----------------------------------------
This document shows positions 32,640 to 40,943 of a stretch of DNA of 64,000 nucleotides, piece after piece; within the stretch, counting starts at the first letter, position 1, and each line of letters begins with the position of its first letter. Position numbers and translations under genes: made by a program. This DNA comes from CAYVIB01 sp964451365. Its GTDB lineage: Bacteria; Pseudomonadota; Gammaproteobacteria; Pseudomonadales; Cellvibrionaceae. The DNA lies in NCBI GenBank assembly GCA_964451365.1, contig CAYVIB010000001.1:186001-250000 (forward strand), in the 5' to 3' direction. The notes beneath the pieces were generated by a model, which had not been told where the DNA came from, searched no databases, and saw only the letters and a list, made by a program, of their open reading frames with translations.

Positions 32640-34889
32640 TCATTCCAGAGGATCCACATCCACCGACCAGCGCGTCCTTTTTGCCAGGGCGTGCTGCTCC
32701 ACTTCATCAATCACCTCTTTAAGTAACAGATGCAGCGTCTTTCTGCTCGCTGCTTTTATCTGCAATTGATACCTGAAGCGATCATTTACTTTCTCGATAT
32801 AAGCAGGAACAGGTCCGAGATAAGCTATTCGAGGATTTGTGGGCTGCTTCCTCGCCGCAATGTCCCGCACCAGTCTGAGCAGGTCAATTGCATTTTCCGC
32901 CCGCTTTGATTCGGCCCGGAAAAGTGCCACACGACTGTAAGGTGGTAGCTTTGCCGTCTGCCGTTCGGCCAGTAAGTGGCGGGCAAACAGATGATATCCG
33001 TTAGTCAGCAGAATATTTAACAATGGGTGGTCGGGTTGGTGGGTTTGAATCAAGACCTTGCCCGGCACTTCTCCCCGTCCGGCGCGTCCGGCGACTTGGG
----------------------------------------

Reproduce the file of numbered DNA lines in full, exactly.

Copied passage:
This document shows positions 32,640 to 40,943 of a stretch of DNA of 64,000 nucleotides, piece after piece; within the stretch, counting starts at the first letter, position 1, and each line of letters begins with the position of its first letter. Position numbers and translations under genes: made by a program. This DNA comes from CAYVIB01 sp964451365. Its GTDB lineage: Bacteria; Pseudomonadota; Gammaproteobacteria; Pseudomonadales; Cellvibrionaceae. The DNA lies in NCBI GenBank assembly GCA_964451365.1, contig CAYVIB010000001.1:186001-250000 (forward strand), in the 5' to 3' direction. The notes beneath the pieces were generated by a model, which had not been told where the DNA came from, searched no databases, and saw only the letters and a list, made by a program, of their open reading frames with translations.

Positions 32640-34889
32640 TCATTCCAGAGGATCCACATCCACCGACCAGCGCGTCCTTTTTGCCAGGGCGTGCTGCTCC
32701 ACTTCATCAATCACCTCTTTAAGTAACAGATGCAGCGTCTTTCTGCTCGCTGCTTTTATCTGCAATTGATACCTGAAGCGATCATTTACTTTCTCGATAT
32801 AAGCAGGAACAGGTCCGAGATAAGCTATTCGAGGATTTGTGGGCTGCTTCCTCGCCGCAATGTCCCGCACCAGTCTGAGCAGGTCAATTGCATTTTCCGC
32901 CCGCTTTGATTCGGCCCGGAAAAGTGCCACACGACTGTAAGGTGGTAGCTTTGCCGTCTGCCGTTCGGCCAGTAAGTGGCGGGCAAACAGATGATATCCG
33001 TTAGTCAGCAGAATATTTAACAATGGGTGGTCGGGTTGGTGGGTTTGAATCAAGACCTTGCCCGGCACTTCTCCCCGTCCGGCGCGTCCGGCGACTTGGG